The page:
ST. PAUL — Gov. Tim Walz on Monday, Nov. 18, re-issued a call to reach a compromise before Christmas that could set up a special session before New Year's Day. And he urged lawmakers to come out of closed-door meetings to hold the talks in public.
The call galvanized Democrats, who'd been pushing to get negotiations out into the public, and it irked Republicans, who noted that previous efforts to vet the plans in public had fallen short.
And emergency access advocates said they were fed up with the political nature of the debate, which seemed to have broken down behind closed doors.
"I don’t want to see this devolve into politics and fingerpointing like we did at the end of session," Lija Greenseid, an affordable insulin advocate and mother to a daughter with Type 1 diabetes, said. “People are really taking desperate measures and that’s something we can solve with the plans that are described here.”
Around 330,000 adults in Minnesota have been diagnosed with Type 1 or Type 2 diabetes, according to the state Department of Health. And reports of insulin rationing around the state have brought the debate to the forefront, especially in cases where Minnesotans died from complications of diabetes.
In response to those deaths, lawmakers have crafted two plans that would make available free insulin to people in need. Democrats want to charge a fee to the insulin manufacturers that would fund insulin supplies for low-income people without insurance or with high-deductible insurance plans. And Republicans say the state should require insulin manufacturers to supply insulin to needy patients with diabetes who are not already on a public health program to fend off the need for rationing.
Legislative leaders a month ago set a 30-day clock to find a middle ground that could satisfy both Democrats and Republicans and set up a special session. The self-imposed deadline was set to fall this week, and Walz said that should trigger a move from closed-door negotiations to public hearings.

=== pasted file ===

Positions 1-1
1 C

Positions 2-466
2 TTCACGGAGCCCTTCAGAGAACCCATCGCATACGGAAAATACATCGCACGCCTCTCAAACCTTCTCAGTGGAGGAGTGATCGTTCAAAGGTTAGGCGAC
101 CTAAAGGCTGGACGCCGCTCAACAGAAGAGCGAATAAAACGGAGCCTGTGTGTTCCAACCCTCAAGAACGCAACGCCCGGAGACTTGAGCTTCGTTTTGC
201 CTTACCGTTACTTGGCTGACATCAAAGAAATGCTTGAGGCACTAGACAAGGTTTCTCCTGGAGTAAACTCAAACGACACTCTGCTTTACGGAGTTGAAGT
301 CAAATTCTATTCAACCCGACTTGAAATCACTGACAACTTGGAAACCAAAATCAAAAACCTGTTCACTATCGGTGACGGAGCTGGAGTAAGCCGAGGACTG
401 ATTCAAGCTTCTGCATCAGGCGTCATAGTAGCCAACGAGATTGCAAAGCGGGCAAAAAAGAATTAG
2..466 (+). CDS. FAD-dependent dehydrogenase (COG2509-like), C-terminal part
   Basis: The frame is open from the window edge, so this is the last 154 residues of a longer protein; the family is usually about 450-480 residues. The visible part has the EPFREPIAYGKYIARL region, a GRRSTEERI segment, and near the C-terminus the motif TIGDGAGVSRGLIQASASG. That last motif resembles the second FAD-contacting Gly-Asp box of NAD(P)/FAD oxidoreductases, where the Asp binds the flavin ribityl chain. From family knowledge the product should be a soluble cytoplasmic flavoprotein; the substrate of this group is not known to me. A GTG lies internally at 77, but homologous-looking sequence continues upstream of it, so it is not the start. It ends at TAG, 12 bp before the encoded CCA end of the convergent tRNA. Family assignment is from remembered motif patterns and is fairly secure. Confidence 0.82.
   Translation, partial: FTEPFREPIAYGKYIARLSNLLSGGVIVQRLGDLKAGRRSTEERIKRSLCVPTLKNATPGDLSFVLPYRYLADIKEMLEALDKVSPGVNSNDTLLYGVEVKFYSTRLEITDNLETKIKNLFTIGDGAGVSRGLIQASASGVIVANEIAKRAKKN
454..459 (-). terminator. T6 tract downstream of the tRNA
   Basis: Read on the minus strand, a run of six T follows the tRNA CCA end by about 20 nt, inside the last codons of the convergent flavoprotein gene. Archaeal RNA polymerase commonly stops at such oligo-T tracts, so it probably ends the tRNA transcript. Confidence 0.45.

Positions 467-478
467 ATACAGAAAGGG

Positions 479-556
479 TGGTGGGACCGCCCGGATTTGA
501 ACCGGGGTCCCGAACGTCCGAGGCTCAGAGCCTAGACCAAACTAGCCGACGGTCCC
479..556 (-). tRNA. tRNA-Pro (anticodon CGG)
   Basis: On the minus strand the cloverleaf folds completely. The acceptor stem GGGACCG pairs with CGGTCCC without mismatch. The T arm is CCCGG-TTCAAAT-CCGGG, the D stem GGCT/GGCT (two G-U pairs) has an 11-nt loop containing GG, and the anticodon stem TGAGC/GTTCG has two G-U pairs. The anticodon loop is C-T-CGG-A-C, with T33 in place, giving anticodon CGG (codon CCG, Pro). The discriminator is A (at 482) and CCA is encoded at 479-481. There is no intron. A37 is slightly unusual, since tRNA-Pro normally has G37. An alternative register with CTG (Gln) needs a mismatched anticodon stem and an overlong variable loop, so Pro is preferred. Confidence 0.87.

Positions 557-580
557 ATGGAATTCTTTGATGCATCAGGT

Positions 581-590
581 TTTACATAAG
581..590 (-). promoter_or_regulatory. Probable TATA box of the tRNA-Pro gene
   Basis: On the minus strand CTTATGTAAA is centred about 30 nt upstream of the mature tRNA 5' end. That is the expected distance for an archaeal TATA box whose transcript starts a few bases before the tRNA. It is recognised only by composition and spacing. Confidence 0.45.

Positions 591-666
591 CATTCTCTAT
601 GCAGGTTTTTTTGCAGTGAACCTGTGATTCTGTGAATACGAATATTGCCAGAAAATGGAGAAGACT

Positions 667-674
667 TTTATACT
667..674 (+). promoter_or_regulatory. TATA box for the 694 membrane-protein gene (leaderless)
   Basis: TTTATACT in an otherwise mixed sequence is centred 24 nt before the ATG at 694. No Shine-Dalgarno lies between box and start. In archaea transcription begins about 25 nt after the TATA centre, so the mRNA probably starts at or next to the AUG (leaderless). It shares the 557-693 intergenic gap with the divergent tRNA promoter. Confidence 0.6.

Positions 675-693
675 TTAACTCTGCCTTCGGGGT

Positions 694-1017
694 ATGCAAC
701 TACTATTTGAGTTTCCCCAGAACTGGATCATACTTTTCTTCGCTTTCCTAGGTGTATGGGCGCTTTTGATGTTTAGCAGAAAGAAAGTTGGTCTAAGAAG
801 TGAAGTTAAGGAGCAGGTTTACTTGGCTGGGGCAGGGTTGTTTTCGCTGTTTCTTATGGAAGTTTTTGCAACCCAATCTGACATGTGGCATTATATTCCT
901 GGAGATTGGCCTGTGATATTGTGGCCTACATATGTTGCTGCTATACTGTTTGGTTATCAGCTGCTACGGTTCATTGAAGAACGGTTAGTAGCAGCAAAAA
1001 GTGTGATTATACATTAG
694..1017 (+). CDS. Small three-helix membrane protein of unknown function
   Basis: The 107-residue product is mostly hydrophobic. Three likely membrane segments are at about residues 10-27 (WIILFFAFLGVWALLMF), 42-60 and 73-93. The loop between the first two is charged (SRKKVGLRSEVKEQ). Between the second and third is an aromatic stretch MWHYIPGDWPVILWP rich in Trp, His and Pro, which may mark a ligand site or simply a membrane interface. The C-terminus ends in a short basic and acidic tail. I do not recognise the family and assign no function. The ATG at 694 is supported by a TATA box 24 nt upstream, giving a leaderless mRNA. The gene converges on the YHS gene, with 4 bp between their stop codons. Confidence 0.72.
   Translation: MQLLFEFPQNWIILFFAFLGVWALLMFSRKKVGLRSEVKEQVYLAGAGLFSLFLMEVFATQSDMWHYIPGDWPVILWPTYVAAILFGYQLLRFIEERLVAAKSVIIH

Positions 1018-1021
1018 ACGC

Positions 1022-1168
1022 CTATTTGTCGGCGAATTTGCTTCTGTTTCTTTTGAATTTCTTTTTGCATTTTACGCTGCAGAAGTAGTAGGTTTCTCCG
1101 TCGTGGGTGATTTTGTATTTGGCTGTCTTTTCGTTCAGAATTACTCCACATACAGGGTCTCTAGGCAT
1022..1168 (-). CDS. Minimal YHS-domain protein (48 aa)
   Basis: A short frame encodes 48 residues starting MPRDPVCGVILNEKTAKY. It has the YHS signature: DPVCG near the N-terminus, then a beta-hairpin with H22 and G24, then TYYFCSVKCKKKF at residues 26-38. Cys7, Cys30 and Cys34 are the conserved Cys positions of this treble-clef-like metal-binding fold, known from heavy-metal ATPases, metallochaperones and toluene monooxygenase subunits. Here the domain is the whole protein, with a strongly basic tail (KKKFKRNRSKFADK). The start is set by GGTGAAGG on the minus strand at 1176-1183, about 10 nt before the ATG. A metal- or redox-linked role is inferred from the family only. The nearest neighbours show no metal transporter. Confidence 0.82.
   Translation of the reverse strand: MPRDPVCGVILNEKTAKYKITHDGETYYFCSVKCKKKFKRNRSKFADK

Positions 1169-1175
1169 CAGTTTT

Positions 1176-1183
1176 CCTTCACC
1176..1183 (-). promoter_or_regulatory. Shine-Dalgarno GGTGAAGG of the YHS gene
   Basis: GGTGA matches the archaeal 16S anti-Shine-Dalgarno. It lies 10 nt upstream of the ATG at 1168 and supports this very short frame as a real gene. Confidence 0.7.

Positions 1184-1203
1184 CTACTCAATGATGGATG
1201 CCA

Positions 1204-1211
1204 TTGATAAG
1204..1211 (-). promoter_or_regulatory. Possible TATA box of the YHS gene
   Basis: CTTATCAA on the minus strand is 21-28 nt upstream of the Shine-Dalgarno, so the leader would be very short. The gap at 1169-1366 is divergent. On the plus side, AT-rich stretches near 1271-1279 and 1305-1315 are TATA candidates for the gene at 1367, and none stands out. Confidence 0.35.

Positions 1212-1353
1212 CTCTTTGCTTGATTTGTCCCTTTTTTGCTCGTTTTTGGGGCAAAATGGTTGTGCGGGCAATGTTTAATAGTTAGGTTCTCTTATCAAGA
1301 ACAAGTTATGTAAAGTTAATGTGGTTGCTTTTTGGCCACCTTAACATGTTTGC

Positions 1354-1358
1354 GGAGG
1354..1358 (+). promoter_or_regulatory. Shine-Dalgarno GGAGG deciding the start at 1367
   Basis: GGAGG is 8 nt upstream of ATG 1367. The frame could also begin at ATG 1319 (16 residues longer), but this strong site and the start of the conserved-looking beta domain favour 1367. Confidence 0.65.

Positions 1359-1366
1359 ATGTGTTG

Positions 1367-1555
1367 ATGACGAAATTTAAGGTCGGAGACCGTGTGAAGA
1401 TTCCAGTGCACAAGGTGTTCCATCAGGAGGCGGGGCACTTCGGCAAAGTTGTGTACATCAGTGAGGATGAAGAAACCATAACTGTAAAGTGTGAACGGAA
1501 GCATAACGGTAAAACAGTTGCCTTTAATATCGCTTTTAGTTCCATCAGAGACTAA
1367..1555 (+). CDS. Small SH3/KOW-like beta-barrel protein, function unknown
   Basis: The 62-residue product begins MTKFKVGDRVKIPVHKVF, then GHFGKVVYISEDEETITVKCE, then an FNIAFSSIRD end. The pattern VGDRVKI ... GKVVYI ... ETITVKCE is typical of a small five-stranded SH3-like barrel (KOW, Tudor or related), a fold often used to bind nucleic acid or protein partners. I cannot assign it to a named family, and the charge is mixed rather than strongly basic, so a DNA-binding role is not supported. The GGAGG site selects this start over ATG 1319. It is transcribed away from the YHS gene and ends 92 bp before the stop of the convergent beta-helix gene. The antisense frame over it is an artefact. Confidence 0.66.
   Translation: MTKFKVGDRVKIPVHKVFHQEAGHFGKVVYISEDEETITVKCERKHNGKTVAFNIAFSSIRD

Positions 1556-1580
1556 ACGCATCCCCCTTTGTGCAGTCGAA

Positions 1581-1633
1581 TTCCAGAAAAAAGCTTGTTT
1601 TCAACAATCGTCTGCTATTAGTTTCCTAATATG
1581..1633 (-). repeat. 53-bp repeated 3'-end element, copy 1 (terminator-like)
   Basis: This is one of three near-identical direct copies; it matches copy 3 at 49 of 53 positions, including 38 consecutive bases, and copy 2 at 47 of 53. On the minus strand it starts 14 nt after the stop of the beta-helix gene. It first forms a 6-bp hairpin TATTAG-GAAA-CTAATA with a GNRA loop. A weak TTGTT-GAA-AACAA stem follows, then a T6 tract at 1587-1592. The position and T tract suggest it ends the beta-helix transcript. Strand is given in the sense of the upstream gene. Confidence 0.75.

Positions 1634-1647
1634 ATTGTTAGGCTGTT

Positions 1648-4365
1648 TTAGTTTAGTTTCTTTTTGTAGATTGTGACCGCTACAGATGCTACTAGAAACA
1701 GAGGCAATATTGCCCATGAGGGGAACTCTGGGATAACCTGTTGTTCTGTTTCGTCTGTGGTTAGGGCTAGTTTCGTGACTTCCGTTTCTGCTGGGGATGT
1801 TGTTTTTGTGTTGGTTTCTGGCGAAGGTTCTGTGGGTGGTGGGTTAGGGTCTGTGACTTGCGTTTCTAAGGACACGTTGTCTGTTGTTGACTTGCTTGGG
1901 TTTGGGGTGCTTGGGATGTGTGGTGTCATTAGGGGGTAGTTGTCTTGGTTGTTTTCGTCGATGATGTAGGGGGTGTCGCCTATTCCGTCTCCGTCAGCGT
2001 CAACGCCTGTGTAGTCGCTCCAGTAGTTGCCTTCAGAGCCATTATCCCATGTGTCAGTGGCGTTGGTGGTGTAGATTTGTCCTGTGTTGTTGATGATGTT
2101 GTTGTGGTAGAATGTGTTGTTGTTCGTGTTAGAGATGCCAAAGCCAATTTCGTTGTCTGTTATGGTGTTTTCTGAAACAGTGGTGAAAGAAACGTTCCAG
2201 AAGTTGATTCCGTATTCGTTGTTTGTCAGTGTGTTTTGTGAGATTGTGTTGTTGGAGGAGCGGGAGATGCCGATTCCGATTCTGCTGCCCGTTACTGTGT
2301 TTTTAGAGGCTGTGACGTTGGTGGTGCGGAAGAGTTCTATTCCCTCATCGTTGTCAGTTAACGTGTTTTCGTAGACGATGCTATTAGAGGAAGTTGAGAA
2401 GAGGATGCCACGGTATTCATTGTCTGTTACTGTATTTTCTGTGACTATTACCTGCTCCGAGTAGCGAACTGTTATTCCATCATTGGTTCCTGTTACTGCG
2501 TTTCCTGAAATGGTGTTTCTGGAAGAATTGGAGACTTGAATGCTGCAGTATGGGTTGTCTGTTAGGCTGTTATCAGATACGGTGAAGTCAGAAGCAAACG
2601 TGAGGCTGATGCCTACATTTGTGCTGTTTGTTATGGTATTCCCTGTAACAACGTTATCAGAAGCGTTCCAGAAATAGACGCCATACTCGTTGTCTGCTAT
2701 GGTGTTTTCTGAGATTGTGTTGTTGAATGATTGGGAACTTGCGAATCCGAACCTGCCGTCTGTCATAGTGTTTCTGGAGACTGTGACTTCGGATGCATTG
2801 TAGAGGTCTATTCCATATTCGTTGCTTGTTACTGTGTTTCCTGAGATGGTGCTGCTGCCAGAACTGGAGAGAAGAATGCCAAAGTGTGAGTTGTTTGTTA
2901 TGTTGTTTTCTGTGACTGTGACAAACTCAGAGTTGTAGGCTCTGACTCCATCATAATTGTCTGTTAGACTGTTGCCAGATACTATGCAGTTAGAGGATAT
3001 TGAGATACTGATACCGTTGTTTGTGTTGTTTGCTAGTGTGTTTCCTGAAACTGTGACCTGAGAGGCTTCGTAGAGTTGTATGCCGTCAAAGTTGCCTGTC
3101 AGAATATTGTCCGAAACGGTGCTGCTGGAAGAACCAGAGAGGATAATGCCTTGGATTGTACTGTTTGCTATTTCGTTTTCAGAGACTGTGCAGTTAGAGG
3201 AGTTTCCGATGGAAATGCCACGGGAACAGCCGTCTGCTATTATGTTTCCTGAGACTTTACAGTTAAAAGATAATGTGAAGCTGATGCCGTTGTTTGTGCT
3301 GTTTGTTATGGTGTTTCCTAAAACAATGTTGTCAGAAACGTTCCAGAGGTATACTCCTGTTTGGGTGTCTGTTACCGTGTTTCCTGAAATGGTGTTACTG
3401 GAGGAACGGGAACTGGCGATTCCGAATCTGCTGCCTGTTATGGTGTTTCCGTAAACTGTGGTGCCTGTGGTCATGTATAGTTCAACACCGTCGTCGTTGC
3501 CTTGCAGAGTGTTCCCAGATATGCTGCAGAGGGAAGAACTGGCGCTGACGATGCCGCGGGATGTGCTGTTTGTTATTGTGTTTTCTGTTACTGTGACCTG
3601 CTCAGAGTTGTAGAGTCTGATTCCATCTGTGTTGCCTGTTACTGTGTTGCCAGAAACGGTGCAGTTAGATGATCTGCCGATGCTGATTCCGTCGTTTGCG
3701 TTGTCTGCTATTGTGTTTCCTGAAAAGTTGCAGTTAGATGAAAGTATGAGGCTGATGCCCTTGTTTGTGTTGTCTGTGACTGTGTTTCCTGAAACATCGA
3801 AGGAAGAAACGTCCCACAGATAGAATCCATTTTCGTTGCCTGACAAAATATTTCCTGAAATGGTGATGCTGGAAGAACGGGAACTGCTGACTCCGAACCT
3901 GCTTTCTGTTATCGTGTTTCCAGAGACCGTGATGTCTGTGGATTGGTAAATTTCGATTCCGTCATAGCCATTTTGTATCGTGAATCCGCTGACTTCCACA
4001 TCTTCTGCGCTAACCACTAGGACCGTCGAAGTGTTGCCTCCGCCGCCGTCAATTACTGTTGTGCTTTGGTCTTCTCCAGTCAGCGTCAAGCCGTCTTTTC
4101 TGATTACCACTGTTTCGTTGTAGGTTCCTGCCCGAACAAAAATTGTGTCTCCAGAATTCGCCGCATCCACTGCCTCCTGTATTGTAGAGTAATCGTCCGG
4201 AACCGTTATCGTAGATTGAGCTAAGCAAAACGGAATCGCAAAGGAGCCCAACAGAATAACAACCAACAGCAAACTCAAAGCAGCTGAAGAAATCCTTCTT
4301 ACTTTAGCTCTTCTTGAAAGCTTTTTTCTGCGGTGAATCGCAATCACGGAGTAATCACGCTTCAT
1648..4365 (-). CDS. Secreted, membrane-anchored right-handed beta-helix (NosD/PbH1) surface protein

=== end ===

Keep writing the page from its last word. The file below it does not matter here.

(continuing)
“I think what’s missing in this is the public eye," Walz said. “Out in the open has a real therapeutic effect of softening some of the tough positions.”
The Democratic governor said the four private talks had helped the two sides' understanding of one another's proposals, but after an offer for a deal failed in a Friday meeting, he needed to take a different tack.
Democrats welcomed the move to open up the meetings, saying it could bring insulin advocates into the discussion and force compromise forward. Republicans, meanwhile, noted that previous public hearings hadn't been fruitful and asked to hold another private meeting to chart a path forward.
“The public hearings in the Senate and the House this interim did not result in an agreement. However, the working group is making good progress on key issues," Sen. Eric Pratt, R-Prior Lake, said in a news release. "We know this issue is urgent, so I am calling for a meeting this week."
Rep. Michael Howard, DFL-Richfield, said Democrats were waiting to hear from GOP lawmakers about a compromise proposal and would push for public hearings to bring in the voices of those with diabetes and advocates.
“This is a crisis, and we need to forge ahead urgently to reach a solution,” Howard told reporters. "This is about trying to move the ball forward and do it urgently."